Skip to main content Accessibility help
×
Home
Hostname: page-component-55b6f6c457-xklcj Total loading time: 0.18 Render date: 2021-09-28T17:44:22.143Z Has data issue: true Feature Flags: { "shouldUseShareProductTool": true, "shouldUseHypothesis": true, "isUnsiloEnabled": true, "metricsAbstractViews": false, "figures": true, "newCiteModal": false, "newCitedByModal": true, "newEcommerce": true, "newUsageEvents": true }

Article contents

Tale of two rhinos: isotopic ecology, paleodiet, and niche differentiation of Aphelops and Teleoceras from the Florida Neogene

Published online by Cambridge University Press:  20 May 2016

Bruce J. MacFadden*
Affiliation:
Florida Museum of Natural History, University of Florida, Gainesville, Florida 32611. E-mail: bmacfadd@flmnh.ufl.edu

Abstract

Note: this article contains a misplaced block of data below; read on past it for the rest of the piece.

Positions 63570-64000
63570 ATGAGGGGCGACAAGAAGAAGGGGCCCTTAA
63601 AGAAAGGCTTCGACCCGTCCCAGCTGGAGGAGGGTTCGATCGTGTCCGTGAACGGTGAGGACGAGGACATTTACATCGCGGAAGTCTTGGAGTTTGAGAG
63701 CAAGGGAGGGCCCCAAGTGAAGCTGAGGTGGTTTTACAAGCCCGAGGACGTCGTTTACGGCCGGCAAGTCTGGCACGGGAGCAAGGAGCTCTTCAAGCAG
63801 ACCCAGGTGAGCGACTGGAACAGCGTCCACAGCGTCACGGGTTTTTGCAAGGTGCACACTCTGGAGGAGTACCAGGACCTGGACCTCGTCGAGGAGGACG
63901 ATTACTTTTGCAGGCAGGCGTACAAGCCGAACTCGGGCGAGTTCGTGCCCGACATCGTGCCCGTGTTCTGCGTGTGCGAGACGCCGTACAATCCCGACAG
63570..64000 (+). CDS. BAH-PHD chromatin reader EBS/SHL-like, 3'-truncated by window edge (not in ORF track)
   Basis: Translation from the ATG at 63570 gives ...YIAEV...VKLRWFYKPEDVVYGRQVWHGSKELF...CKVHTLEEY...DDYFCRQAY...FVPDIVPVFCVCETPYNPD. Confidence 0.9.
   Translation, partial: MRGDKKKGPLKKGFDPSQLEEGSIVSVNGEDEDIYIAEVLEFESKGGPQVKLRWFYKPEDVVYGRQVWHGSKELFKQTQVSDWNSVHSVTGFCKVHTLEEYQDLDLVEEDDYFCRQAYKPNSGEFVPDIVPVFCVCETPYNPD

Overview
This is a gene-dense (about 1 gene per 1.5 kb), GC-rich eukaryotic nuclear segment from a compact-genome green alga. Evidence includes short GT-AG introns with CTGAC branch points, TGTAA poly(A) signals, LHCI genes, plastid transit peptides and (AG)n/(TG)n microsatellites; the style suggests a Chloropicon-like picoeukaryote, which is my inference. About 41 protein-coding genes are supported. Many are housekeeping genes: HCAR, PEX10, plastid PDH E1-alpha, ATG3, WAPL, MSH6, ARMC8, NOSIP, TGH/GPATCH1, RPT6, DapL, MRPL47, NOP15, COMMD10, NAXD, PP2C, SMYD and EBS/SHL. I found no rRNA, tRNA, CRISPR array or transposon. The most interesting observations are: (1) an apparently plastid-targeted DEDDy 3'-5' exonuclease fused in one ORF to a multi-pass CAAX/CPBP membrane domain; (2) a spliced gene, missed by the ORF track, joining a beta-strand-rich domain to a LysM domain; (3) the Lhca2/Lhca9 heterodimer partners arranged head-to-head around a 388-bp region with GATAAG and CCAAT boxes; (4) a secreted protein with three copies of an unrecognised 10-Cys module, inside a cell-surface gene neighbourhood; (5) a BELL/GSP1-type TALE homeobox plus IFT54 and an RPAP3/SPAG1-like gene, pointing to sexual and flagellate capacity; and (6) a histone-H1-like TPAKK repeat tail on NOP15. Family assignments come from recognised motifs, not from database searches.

Carbon (δ13C) and oxygen (δ18O) isotopic results are presented from 42 tooth enamel carbonate samples of rhinos (Family Rhinocerotidae) from a sequence of Florida Neogene localities between 9.5 and 4.5 Ma. These data are used to interpret ancient diets and test previous hypotheses of terrestrial/aquatic adaptations of two sympatric rhinos, Aphelops and Teleoceras. The long-limbed, shorter-crowned Aphelops traditionally has been reconstructed as an open-country browser (similar to the modern black rhino), whereas short-limbed, higher-crowned Teleoceras traditionally has been reconstructed as an amphibious grazer (similar to the modern hippo). Between about 9. 5 and 7 Ma the δ13C values (all <−11.0‰) from Florida Aphelops and Teleoceras indicate that both rhinos were feeding on C3 plants. This diet probably included a combination of browse and C3 grasses, although the exact proportions for each genus cannot be distinguished isotopically. In contrast, after the late Miocene global carbon shift as represented at 4.5 Ma in Florida, Aphelops was a browser (mean δ13C = −11.9‰), whereas Teleoceras was a mixed feeder/C4 grazer (mean δ13C = −7.0‰). Oxygen isotopic values indicate that neither Aphelops nor Teleoceras was principally aquatic. Given these new isotopic data, more plausible modern analogs for these two extinct rhinos are, respectively, the terrestrial browsing black rhino (Diceros bicornis) and the terrestrial grazing white rhino (Ceratotherium simum), which are sympatric today in Africa.